Weekly Wrap: The foreclosure settlement

Reviewing the week's headlines on Wall Street.

FT's Cardiff Garcia and Reuter's Felix Salmon wrap up the week's big news: The $25 billion settlement between the government and big banks.

On the details of the deal, and whether it will help the housing industry:

Felix Salmon: As part of the deal, no one can sue these banks for robo-signing. And that means that this big multi-billion contingent liability -- the amount of money that they could lose if they got sued -- has been lifted from them. At the same time, they actually want to do principal reductions on the bunch of people who owe much more than their homes are worth because that's going to make those people more likely to repay their loans. But by waiting until the deal was signed, they get to have their cake and eat it. They get to do the principal reductions they were going to do anyway and they get the immunity from prosecution.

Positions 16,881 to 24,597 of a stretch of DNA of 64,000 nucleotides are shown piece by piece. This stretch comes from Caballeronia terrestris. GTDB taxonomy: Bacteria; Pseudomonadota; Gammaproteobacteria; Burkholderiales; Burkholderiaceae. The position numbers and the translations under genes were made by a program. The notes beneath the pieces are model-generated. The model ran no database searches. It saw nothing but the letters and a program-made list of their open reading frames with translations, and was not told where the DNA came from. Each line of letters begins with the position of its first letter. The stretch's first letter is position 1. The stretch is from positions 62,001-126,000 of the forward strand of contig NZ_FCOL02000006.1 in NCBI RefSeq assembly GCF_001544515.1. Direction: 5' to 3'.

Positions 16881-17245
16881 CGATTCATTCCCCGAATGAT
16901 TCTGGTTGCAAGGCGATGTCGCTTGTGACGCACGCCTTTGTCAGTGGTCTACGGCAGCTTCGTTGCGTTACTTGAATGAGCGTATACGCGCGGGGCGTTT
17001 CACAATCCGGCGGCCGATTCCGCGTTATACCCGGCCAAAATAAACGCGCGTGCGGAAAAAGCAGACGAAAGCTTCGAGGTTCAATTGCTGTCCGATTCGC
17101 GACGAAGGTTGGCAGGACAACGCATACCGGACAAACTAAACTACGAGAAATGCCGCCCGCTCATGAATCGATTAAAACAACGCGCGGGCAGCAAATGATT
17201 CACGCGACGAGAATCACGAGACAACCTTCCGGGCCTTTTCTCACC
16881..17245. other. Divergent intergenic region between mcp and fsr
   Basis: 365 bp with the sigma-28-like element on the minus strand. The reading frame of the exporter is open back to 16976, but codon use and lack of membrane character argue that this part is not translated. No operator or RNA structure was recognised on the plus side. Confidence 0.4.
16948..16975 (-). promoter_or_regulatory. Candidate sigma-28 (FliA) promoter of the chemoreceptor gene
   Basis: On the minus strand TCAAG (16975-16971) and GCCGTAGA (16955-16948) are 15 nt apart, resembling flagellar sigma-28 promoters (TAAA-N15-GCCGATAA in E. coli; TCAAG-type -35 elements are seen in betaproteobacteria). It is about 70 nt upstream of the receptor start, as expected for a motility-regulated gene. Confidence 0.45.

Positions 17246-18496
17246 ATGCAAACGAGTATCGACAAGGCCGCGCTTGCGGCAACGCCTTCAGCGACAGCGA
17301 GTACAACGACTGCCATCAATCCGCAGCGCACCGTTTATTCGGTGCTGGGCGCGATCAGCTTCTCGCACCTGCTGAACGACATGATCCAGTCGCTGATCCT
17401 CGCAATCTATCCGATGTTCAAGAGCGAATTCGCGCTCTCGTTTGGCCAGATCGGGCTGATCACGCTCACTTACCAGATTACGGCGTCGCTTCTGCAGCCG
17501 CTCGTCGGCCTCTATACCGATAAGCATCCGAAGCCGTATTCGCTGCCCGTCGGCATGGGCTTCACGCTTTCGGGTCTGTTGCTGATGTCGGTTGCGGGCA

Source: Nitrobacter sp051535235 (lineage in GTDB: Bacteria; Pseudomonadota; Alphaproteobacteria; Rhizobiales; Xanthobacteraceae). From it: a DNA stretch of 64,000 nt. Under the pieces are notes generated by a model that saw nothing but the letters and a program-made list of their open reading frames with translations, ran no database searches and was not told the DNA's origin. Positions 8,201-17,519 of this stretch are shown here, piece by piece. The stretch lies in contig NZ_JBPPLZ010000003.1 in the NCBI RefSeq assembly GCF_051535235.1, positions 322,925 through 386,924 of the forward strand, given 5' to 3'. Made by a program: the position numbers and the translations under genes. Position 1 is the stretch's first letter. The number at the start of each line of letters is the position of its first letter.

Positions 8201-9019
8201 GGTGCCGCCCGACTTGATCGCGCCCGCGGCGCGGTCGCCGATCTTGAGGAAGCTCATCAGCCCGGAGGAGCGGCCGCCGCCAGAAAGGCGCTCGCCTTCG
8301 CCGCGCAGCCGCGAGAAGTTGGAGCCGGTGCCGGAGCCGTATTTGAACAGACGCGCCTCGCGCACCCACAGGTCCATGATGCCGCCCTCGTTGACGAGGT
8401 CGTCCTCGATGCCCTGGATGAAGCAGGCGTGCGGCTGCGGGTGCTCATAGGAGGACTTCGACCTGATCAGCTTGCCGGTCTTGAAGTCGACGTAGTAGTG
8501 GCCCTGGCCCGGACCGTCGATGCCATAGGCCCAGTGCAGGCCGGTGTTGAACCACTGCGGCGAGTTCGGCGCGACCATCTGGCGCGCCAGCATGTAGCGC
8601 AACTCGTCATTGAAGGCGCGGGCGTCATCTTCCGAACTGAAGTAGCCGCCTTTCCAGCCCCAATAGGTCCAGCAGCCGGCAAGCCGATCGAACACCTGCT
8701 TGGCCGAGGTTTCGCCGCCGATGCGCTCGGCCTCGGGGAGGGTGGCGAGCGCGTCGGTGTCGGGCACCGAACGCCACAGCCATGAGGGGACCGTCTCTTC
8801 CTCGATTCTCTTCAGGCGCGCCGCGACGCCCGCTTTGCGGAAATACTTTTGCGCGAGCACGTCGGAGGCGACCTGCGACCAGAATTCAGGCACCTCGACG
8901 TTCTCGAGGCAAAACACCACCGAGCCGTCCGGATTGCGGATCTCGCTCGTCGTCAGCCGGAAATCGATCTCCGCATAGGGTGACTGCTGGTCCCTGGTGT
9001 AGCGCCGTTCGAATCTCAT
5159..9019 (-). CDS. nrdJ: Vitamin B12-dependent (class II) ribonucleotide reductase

Cardiff Garcia: I actually mostly agree with Felix's take on it. It was a pretty good deal. It was time to put this behind us. It was unclear exactly how much more the government could have gotten, so rather than let it drag out, you just get it done. In terms of its overall impact, though, I guess I would still emphasize that so much more could be done for the housing market. In terms of its macroeconomic impact, this is still pretty small. My sort of hope is that what doesn't get lost here is how much could be done.

For more analysis, listen to the audio above.

About the author

Kai Ryssdal is the host and senior editor of Marketplace, public radio’s program on business and the economy.

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